Last night's dramatic comeback against his former club Barrow, secured by captain Antoni Sarcevic, has gone some way to erasing those doubts.
Evatt could not have imagined a worse start on his return to Cumbria if he had tried.
One-nil down in the second minute, 2-0 down inside four. The Wanderers boss had a dream season with Barrow last term. Guiding the Cumbrian minnows back to the Football League after a 48-year absence sent his stock soaring and prompted his move to the University of Bolton Stadium.
His return was fast becoming a nightmare.
But to bounce back from that disastrous start to give themselves a fighting chance, to then have the gumption to stick at it and snatch a last-gasp equaliser. Well, their season could start here.
You would not have envisaged that scenario at the Progression Solicitors Stadium in the first half, though. Certainly the first half-hour.
Evatt had been warned by Cumbrian police that there was talk of Barrow fans congregating to give their former manager grief for leaving.
It failed to materialise. A boo from a steward when the Wanderers team were the first to emerge from the dressing room was as hostile as it got.
Instead it was the Barrow players who made things uncomfortable for the former QPR and Blackpool defender, who would have been distraught at not only conceding twice in those opening four minutes but particularly the manner in which they were shipped.
The first came from an innocuous free kick around 30 yards out. There appeared to be little danger when Chris Taylor stepped up to take it, but the former Bolton man bent it over the wall and somehow got the better of Billy Crellin, diving low to his right.
But things went from bad to worse for the keeper, and subsequently Wanderers.
Crellin got caught in two minds whether to close down a chance for Scott Quigley, and then when he didn't get control of the ball he hesitated between chasing it or returning to his line. In the meantime Barrow popped it around the box, resulting in it being nudged back to Mike Jones, who fired into an exposed net from the 18 yard line.
Two-down inside four minutes. It could not have been worse for Evatt even if baying Barrow fans had been out in their masses.
If there was ever a time for his players to show him what they were made of, then this was it.
Peter Kioso, the newest of Evatt's 20 summer signings and of whom he has high hopes, came to the fore, and gave them a lifeline in the 16th minute, stooping to head past Joel Dixon when Ali Crawford lifted a 25-yard free kick into a crowded goalmouth.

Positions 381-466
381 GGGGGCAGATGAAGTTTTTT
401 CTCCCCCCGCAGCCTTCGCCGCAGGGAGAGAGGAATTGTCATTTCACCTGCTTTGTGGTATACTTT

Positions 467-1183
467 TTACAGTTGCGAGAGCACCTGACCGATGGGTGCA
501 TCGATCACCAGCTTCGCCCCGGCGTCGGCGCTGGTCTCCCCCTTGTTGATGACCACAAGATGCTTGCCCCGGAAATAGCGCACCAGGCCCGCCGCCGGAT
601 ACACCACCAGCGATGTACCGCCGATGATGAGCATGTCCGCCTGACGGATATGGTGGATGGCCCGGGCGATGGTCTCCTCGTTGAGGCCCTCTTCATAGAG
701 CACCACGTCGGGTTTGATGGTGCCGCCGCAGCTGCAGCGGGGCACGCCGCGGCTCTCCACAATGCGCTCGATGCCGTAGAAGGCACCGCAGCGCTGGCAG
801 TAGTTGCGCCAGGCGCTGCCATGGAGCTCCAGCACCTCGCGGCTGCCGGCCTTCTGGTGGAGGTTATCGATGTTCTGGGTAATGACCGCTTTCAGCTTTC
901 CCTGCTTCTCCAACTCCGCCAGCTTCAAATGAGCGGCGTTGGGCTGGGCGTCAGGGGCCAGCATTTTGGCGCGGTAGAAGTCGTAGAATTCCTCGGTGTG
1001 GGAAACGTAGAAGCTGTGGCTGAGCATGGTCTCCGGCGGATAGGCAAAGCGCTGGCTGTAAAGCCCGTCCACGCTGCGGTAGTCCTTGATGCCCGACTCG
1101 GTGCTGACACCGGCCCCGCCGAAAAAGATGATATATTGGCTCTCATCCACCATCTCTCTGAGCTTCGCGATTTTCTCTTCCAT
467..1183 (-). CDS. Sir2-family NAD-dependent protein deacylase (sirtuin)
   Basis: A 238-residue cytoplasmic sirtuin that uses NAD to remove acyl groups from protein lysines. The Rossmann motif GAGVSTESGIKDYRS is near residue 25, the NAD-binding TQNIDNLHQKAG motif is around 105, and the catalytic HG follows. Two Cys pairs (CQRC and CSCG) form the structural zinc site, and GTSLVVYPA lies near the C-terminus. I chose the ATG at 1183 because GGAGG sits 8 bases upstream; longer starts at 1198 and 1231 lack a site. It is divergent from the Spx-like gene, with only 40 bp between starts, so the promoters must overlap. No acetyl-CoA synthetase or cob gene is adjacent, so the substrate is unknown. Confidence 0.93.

There was a carbon copy chance two minutes later, but not the same outcome, which proved all the more frustrating for Wanderers when Barrow quickly went up the other end and restored their two-goal advantage.
Jason Taylor slipped in the lively Dior Angus, who capitalised on a static defence to drill the ball with precision past a stranded Crellin one-on-one.
Barrow were buoyant and should have had a fourth when Angus again sprinted forward.
Crellin came out to narrow the angle, albeit unconvincingly, but the keeper did enough to force Angus wider than he would have preferred and he instead played the ball back to Taylor, whose dipping shot from the edge of the box was a fraction over the bar.
It was a huge let-off for Wanderers; a turning point; a moment they would not have recovered from had it gone in - but they needed the next goal to make it count.
After overcoming the shock of such a shocking start they began to string passes together and keep possession better, trying to build chances.
But Barrow, with a lead to protect, were resilient.
Arthur Gnahoua - in the line-up after Nathan Delfouneso's wife went into labour - advanced into the box but there were no white shirts up in support of him and the home side cleared.
The striker was persistent though, and it paid off when he made inroads down the left and crossed for Eoin Doyle to send a glancing header past Dixon.
The five minutes of stoppage time were a welcome sight for Wanderers, who had got some confidence from getting a goal back.
There was a penalty appeal when Kioso went down under Josh Kay's challenge, but nothing came of it.
A terrific ball from Sarcevic was met by Kioso but his firm header dropped a whisker wide.
Half-time came at the wrong time as the momentum they were building was stopped in its tracks.
A shot from Sarcevic at the start of the second half was a shot of hope. Albeit saved by Dixon, the intentions were good.
With the second half more stop-start than the first, it was hard for Wanderers to pick up their rhythm.
But credit to them, despite repeatedly coming up against a brick wall from Barrow they kept chipping away.
Crawford caused problems with his free-kick deliveries and forced a mistake from Dixon that Gnahoua was unlucky not to capitalise on as the keeper gathered at the second attempt.
Wanderers made use of their bench and soon after Liam Gordon replaced Harry Brockbank, Ronan Darcy came on for Crawford.
Much has been made of the youngster this season and he made an impact, instigating a host of late chances.
Taking over set piece duties, he had a free kick for a foul on Sarcevic turned behind for a corner from which Alex Baptiste and Sarcevic both had shots blocked in the box.
Dixon then stopped a Sarcevic header from Brandon Comley's long ball.
The pressure was mounting, and when four minutes of stoppage time were indicated it lifted Bolton and rattled Barrow.
Time looked to be running out. But Darcy delivered again, and a composed Sarcevic picked his spot.
Character? On this evidence, Wanderers have it in spades.
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